Stage 4 – TTT

by CyclingTips


Not much exciting to report about the Lanterne Rouge.  Alan Perez Lezaun still firmly holds onto last place after the TTT.  No much of an opportuinity for him to gain enough time to get himself out of the caboose of the race anyway.   Lezaun could be of two minds at this moment.  He could either be extremely relaxed and have the least amount of pressure of anyone at the TdF, or he could be thinking about what his next career move might be – most certainly outside the world of cycling.   If I were him I’d start studying up to go back to Uni.

saxottt

image poached from cyclingnews.com

If you look at the style of turns that all of the teams were employing, the “paceline” was the weapon of choice.    The lead rider would pull a moster turn for 30-60 seconds and then peel off (on the windward side) and slowly drift to the back.  For an event such as the TTT, this style of pulling turns is the fastest – especially with 9 guys sharing the load.  30-60 seconds at almost full throttle on the front is just enough time to make these guys feel the pinch but not enough to completely blow their heads off.  It also gives the riders behind a good amount of rest to fully recover before hitting the front again at full pace (when I say full pace, I don’t mean “sprint” pace – I mean as hard as can be done for up to a minute).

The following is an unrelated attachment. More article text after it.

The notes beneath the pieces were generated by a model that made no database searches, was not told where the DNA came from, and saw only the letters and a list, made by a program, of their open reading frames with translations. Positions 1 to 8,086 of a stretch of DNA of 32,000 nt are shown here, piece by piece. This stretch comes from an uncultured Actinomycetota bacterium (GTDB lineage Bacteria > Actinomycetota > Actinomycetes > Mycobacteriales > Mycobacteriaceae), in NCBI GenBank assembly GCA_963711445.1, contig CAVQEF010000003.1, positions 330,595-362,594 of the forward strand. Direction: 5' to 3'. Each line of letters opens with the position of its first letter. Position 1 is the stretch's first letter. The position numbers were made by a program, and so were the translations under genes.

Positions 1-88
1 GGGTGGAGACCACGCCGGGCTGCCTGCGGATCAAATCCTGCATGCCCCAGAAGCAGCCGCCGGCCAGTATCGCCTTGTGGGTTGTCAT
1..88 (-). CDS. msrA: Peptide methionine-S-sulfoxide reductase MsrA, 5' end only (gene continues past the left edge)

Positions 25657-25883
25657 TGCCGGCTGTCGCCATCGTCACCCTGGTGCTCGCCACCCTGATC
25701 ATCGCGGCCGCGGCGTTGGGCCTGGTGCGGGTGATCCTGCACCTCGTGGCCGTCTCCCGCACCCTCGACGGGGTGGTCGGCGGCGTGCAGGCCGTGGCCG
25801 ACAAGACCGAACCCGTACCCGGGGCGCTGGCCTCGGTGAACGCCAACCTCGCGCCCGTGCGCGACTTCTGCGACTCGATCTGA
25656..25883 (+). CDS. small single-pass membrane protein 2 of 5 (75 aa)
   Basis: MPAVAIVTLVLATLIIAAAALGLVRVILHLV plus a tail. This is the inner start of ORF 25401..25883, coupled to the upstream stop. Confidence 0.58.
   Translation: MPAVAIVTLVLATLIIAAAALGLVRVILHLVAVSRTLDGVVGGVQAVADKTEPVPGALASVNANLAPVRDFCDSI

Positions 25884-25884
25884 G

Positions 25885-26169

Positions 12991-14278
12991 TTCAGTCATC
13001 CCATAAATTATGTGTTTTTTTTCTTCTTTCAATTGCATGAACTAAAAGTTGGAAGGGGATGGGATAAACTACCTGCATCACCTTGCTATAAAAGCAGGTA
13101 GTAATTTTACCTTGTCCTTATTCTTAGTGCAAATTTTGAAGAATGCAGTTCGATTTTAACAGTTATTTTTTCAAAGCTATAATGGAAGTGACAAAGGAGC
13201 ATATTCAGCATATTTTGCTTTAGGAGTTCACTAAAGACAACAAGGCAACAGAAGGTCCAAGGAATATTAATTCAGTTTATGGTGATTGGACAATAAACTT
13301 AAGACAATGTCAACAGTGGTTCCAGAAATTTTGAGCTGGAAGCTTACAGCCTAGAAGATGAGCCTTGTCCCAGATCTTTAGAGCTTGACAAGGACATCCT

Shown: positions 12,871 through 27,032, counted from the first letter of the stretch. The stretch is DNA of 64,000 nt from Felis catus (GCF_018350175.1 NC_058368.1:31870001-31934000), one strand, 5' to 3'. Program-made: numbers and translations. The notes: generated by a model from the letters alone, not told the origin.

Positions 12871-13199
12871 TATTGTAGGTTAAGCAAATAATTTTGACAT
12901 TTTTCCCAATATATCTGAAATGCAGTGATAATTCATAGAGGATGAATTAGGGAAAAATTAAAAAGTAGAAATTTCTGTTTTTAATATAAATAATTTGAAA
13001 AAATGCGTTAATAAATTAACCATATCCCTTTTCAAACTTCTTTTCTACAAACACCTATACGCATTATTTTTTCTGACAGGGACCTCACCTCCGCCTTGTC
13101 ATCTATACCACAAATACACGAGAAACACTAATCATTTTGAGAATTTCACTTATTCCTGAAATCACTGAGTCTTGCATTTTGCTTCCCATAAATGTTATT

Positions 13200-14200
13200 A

With today’s technical course a (twists & turns, ups & downs, roudabouts, narrow roads) the strategy of keeping someone on the front for a short amount of time is the fastest (as opposed to “echeloning” or “track turns”).  The coordination and possibility for confusion is limited with this style of group riding when on a technical course such as today’s TTT.  If the crosswinds had been significant the riders would have temporarily changed to echeloning to cut through those winds like a knife.

Notice that nearly every time a rider was dropped from his team, it was just after he had just completed a massive pull, was drifting off to the back, and there was either a corner or a climb where he could not get back on.  His legs would have been screaming at this point and corners and climbs are always where difficult accelerations take place with a fresh rider on the front.  Popovych getting dropped by Astana was a perfect example of this. He had just spend a minute at the front until the base of the final climb. He then peeled off and Contador took the reigns.  There was no way Popo could get back on at this point. It had nothing to do with him being the weak rider of the bunch and had everything to do with the timing of his pull.

I have to say, that was one of the most exciting TTT’s I’ve ever seen.  Glad to see Cancellara hold onto yellow for another day.  He knows his time is limited so it’s great to see him retain the jersey for a bit longer.

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